there are potentially billions of resources that might need changing on
quality control grounds or to signal initial creation and scalability
worried us.

Bob Morris

[1] https://code.google.com/p/sparqlpush/
[2] http://wiki.filteredpush.org/

On Fri, Jun 20, 2014 at 3:24 PM, Robert Sanderson <azaroth42@gmail.com>

> Hi Patrick,
> It's certainly not crazy, and I don't know of a solution other than the
> ResourceSync option that Herbert describes.
> I think this would be a great use case to take forwards to the API
> component of the W3C Working Group discussion, not only between systems but
> also at an internal level so that we have a robust event system within a
> client side (e.g. javascript) API for browsers.
> Thanks!
> Rob
> On Tue, Jun 17, 2014 at 3:09 PM, Patrick Cuba <cubap@slu.edu> wrote:
>> context: OAC (and SharedCanvas and IIIF) in web applications for
>> manuscript studies using linked open data structures.
>> *Annotation update notification service:*
>> Is there a place in a spec for an annotation which carries an endpoint
>> with it to notify about updates? Certainly not all annotation stores or
>> applications would honor this, but if they did it may improve the lives of
>> large repositories that share much of their data.
>> For example:
>> <anno> a oa:Annotation ;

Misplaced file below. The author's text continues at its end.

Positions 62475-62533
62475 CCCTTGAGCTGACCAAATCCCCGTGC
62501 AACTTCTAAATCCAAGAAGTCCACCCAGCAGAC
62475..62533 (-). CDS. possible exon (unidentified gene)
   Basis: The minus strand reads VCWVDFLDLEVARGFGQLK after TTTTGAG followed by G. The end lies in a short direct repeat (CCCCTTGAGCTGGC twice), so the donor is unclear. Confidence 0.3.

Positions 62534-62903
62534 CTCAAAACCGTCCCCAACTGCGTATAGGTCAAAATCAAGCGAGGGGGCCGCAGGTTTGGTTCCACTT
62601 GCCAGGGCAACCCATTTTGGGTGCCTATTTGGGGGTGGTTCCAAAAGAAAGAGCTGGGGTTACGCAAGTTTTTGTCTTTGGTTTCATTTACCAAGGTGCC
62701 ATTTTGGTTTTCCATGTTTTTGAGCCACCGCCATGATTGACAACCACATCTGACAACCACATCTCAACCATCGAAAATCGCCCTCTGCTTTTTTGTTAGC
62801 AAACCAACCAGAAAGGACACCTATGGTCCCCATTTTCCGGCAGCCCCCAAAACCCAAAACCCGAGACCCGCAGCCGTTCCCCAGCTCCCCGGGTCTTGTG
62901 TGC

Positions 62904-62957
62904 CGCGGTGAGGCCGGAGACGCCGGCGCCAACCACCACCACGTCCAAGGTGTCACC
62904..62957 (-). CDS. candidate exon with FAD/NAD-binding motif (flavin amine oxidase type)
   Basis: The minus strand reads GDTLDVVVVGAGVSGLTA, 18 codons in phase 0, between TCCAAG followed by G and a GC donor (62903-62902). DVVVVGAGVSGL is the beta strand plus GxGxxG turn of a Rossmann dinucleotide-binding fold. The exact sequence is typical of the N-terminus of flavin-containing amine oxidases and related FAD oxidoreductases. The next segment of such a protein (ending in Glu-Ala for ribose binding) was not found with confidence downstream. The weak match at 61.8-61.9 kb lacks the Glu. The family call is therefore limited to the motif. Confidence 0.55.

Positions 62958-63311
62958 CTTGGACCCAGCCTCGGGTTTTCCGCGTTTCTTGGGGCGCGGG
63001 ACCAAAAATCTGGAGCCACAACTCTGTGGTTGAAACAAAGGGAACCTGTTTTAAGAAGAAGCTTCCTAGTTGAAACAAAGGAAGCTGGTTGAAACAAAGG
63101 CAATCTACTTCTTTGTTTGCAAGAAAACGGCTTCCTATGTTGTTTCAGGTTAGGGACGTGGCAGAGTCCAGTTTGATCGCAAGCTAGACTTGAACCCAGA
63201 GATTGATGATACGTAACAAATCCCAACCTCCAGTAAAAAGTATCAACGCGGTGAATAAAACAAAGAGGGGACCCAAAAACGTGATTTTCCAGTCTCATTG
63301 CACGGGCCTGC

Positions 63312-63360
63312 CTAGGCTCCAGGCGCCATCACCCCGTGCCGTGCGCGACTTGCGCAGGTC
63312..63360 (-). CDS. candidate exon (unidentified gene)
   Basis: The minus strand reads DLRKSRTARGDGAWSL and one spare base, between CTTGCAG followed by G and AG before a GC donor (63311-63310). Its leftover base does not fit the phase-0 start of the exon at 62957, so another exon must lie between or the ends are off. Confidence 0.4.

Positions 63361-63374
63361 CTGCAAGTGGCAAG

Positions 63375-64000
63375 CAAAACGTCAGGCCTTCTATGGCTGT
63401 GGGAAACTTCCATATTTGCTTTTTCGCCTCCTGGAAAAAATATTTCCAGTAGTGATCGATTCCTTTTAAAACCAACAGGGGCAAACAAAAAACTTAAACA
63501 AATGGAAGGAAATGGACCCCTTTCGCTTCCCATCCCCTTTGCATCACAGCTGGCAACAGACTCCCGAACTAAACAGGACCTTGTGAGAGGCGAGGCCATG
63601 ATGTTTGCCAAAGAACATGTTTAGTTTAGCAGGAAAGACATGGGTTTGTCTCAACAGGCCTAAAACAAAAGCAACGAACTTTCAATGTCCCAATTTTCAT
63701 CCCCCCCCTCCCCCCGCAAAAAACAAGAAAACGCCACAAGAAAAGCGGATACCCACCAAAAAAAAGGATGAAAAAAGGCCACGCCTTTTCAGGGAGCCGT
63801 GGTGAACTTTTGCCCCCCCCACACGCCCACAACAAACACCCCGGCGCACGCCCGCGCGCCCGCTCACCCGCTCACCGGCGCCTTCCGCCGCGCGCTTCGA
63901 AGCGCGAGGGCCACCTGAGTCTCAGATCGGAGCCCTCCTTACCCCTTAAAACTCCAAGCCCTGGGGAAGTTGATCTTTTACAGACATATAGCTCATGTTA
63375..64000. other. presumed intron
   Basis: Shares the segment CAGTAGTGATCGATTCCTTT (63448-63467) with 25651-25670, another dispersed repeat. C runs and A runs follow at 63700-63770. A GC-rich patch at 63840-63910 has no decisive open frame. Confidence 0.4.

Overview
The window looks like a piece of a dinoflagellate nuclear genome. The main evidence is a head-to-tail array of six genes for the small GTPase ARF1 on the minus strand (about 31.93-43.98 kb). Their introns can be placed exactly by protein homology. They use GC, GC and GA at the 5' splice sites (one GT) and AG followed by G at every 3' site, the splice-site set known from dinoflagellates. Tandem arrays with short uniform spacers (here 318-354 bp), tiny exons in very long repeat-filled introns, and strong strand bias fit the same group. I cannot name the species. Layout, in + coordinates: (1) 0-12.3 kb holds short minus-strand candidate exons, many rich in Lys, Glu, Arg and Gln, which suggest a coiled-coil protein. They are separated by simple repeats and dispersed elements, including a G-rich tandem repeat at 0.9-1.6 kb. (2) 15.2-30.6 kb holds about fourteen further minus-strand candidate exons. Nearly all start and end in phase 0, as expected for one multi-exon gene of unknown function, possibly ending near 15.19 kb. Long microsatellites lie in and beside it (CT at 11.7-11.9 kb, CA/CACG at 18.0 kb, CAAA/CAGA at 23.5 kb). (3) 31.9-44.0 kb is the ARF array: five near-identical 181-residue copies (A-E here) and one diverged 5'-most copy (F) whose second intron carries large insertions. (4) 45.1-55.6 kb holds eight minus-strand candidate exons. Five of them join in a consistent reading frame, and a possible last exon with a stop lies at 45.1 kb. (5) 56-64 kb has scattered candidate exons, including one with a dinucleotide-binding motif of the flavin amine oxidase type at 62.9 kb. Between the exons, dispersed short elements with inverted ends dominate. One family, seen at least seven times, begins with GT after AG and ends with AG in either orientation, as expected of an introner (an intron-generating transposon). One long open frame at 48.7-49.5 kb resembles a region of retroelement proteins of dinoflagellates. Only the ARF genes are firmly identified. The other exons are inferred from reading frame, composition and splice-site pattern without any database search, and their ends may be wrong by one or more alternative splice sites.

>> eg:onUpdate "example.com/anno-notify" .
>> When someone (some machine) updates this annotation, the new annotation
>> URI can be sent to the endpoint where it would be consumed by some service
>> so the watcher would know something happened.
>> Perhaps for a cleaner world, there is a separate digital object that is a
>> Notifier like:
>> <Notifier> a eg:Notification ;
>> eg:watches <anno> ;
>> eg:onUpdate "example.com/anno-notify" ;
>> eg:onTargeted "example.com/anno-notify" ;
>> eg:onEmbodied "example.com/anno-notify" .
>> If I support it, I can look for these Notifiers on the graph when I make
>> changes or a store may register them independently if Stanford decides to
>> start following whose publicly using their manifests without just sending a
>> robot out for a stroll every once in an iteration.
>> I imagine a public annotation store can do this outside of standards
>> without too much grief, but it may be something an annotation generator (or
>> creator) would want to attach to an annotation regardless of the location.
>> Is this crazy or already possible? Events are closely tied to the
>> annotation objects developers create in web applications with great effect,
>> but to attach events/watchers to annotations in the wild may be a step too
>> far.
>> Patrick Cuba
>> Center for Digital Humanities
>> Saint Louis University
> --
> Rob Sanderson
> Technology Collaboration Facilitator
> Digital Library Systems and Services
> Stanford, CA 94305

Robert A. Morris

Emeritus Professor  of Computer Science
100 Morrissey Blvd
Boston, MA 02125-3390

Filtered Push Project
Harvard University Herbaria
Harvard University

email: morris.bob@gmail.com
web: http://efg.cs.umb.edu/
web: http://wiki.filteredpush.org
The content of this communication is made entirely on my
own behalf and in no way should be deemed to express
official positions of The University of Massachusetts at Boston or Harvard
Received on Friday, 20 June 2014 20:09:24 UTC